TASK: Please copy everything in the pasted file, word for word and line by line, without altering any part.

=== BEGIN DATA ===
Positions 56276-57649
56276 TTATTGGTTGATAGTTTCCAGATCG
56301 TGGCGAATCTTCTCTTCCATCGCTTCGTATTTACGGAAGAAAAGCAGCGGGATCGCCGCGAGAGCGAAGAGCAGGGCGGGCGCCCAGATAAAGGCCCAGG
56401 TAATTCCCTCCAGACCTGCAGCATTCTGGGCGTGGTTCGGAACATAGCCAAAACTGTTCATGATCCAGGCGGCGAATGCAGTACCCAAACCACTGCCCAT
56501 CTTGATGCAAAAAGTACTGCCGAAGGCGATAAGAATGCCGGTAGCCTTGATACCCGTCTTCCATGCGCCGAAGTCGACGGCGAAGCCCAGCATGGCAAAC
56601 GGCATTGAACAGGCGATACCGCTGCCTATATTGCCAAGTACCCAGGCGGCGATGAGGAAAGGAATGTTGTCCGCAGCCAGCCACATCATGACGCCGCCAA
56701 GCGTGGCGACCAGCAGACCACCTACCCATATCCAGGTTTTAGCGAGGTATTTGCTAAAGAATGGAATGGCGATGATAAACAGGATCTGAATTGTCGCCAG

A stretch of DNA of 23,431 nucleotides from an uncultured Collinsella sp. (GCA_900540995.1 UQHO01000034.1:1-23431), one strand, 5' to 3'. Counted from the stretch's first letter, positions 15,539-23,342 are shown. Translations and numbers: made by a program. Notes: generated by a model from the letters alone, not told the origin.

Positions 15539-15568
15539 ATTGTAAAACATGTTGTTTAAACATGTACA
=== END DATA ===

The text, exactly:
Positions 56276-57649
56276 TTATTGGTTGATAGTTTCCAGATCG
56301 TGGCGAATCTTCTCTTCCATCGCTTCGTATTTACGGAAGAAAAGCAGCGGGATCGCCGCGAGAGCGAAGAGCAGGGCGGGCGCCCAGATAAAGGCCCAGG
56401 TAATTCCCTCCAGACCTGCAGCATTCTGGGCGTGGTTCGGAACATAGCCAAAACTGTTCATGATCCAGGCGGCGAATGCAGTACCCAAACCACTGCCCAT
56501 CTTGATGCAAAAAGTACTGCCGAAGGCGATAAGAATGCCGGTAGCCTTGATACCCGTCTTCCATGCGCCGAAGTCGACGGCGAAGCCCAGCATGGCAAAC
56601 GGCATTGAACAGGCGATACCGCTGCCTATATTGCCAAGTACCCAGGCGGCGATGAGGAAAGGAATGTTGTCCGCAGCCAGCCACATCATGACGCCGCCAA
56701 GCGTGGCGACCAGCAGACCACCTACCCATATCCAGGTTTTAGCGAGGTATTTGCTAAAGAATGGAATGGCGATGATAAACAGGATCTGAATTGTCGCCAG

A stretch of DNA of 23,431 nucleotides from an uncultured Collinsella sp. (GCA_900540995.1 UQHO01000034.1:1-23431), one strand, 5' to 3'. Counted from the stretch's first letter, positions 15,539-23,342 are shown. Translations and numbers: made by a program. Notes: generated by a model from the letters alone, not told the origin.

Positions 15539-15568
15539 ATTGTAAAACATGTTGTTTAAACATGTACA